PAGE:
The Oxford Union says it will undertake "review of all practices, policies and structures" after a blind student was "violently" removed from a debate.
Ebenezer Azamati was "accosted" by a security guard when he tried to return to a seat he had earlier reserved at a debate on 17 October.
He said he was taking legal advice.
The Union has since passed a motion for all staff and committee members to "receive mandatory disability, race awareness, and implicit bias training".
Acting president Sara Dube held the "emergency meeting" after the society's leader Brendan McGrath resigned over his handling of allegations against Mr Azamati, who was removed before the start of a debate by security guards.
Video footage showed an argument between security and Mr Azamati in the chamber before staff appeared to manhandle him.
The postgraduate student from Ghana appealed charges of violent disorder and was cleared of any wrongdoing.
Ms Dube said the union would undertake a "comprehensive review of all practices, policies and structures of the union" and also pass a new disability policy following a consultation.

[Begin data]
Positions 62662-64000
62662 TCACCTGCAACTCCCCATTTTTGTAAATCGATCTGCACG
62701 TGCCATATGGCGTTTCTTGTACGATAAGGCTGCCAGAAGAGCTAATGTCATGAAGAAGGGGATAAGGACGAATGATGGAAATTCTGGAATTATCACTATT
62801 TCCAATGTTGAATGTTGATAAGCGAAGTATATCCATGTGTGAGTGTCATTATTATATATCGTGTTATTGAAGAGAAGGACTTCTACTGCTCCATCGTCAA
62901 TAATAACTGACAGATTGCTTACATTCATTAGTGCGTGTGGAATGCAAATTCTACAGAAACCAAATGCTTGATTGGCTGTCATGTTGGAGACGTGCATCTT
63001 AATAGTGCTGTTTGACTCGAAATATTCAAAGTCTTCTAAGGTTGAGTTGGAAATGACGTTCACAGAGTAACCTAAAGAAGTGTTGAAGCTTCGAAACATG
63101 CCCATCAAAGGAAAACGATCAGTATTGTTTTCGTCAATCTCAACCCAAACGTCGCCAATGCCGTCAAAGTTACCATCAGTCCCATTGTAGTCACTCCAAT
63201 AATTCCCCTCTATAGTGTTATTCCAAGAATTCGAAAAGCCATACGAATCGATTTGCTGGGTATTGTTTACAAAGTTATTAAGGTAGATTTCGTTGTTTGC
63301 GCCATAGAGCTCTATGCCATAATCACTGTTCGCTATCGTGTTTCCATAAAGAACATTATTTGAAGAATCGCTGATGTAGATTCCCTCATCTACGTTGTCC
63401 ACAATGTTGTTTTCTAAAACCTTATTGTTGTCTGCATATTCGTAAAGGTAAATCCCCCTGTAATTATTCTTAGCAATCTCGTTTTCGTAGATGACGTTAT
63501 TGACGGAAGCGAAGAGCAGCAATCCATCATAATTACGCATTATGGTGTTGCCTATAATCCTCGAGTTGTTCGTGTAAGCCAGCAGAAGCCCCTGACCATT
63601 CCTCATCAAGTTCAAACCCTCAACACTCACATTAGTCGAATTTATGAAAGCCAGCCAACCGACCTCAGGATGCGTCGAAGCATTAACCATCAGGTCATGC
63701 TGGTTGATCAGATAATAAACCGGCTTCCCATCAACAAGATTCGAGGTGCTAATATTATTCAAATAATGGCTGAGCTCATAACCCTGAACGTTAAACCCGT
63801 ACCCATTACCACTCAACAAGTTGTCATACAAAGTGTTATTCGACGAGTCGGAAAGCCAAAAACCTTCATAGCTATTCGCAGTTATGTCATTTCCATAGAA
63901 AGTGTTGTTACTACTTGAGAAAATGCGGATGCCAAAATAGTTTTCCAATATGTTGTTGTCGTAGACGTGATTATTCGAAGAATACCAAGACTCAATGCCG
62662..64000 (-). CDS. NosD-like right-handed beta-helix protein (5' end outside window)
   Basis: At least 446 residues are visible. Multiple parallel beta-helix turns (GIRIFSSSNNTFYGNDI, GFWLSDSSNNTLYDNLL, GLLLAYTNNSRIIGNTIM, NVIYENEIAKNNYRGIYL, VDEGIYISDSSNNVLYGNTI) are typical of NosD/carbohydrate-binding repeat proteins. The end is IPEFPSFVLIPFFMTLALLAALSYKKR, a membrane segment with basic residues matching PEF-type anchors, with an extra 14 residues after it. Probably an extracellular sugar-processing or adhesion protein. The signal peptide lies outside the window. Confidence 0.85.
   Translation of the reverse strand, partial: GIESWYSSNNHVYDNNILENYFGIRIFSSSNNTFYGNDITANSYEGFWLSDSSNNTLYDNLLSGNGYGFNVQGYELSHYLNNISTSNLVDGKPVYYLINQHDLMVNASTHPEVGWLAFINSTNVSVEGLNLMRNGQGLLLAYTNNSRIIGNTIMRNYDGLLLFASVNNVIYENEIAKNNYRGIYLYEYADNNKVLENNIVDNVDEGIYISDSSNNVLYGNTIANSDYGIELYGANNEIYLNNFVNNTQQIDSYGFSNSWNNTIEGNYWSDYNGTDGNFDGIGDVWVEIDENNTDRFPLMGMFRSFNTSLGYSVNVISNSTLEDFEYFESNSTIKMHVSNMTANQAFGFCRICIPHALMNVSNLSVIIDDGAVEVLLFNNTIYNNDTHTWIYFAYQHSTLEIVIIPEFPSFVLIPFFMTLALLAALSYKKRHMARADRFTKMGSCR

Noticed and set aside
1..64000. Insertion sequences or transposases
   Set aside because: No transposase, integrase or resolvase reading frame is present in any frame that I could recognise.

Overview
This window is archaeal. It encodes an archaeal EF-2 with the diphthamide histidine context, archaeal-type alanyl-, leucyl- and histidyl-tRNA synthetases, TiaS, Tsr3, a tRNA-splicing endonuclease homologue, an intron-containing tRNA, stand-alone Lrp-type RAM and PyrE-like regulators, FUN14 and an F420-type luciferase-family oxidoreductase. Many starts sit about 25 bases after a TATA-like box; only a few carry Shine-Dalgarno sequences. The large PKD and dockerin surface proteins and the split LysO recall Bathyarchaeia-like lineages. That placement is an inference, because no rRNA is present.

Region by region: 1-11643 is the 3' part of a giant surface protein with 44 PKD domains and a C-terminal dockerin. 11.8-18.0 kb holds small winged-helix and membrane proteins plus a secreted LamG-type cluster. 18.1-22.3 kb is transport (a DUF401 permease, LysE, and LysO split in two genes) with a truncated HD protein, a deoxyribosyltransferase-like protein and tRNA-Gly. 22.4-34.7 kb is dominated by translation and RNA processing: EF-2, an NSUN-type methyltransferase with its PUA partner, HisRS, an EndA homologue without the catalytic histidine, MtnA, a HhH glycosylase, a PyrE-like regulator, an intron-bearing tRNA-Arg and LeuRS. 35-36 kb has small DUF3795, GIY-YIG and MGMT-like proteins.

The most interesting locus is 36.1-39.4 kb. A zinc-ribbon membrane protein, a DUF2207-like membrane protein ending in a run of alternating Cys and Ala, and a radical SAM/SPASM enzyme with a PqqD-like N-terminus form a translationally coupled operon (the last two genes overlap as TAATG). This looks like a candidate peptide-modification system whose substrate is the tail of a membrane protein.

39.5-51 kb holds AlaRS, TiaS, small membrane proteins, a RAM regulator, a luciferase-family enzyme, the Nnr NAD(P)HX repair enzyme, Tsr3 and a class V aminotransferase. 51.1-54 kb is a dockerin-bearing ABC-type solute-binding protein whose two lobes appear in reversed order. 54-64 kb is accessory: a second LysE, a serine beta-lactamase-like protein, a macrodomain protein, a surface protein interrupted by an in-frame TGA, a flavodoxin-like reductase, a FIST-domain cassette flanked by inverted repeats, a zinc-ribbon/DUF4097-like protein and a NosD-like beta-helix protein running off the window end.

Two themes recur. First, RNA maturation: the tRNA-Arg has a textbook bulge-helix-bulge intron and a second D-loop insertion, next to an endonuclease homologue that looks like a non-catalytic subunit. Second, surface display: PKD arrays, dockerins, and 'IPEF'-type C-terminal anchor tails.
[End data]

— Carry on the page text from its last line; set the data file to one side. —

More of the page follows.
She said the standing committee passed "without objection" the motions, which also included a recommendation for all staff and committee members to "receive mandatory disability, race awareness, and implicit bias training in each term if they haven't received in the past year".
In a statement, Mr Azamati said he wanted the union to state "clearly and straightforwardly, that I am not at fault".
The International Relations student said the society, which is independent of Oxford University, should "explain what it proposes to do and then to listen to what I have to say about its proposals".
He said the way he was treated at the debate had made him feel "unwelcome in the union, Oxford and even the country".
In his resignation statement, Mr McGrath said: "The right response would not have begun with prosecution and apportioning blame."
What is the Oxford Union?
The Oxford Union, which is independent from the university, has a tradition of hosting debates and speakers stretching back to 1823.
It is one of the most prestigious debating societies in the world and its chamber intentionally resembles the House of Commons.
Former prime minister Harold Macmillan once said the union is "the last bastion of free speech in the Western world".
The union invites world leaders, politicians, celebrities and controversial speakers to give speeches to its members, who are mostly current or former Oxford students.
Past presidents include Boris Johnson, Lord Heseltine and former Liberal leader Jeremy Thorpe.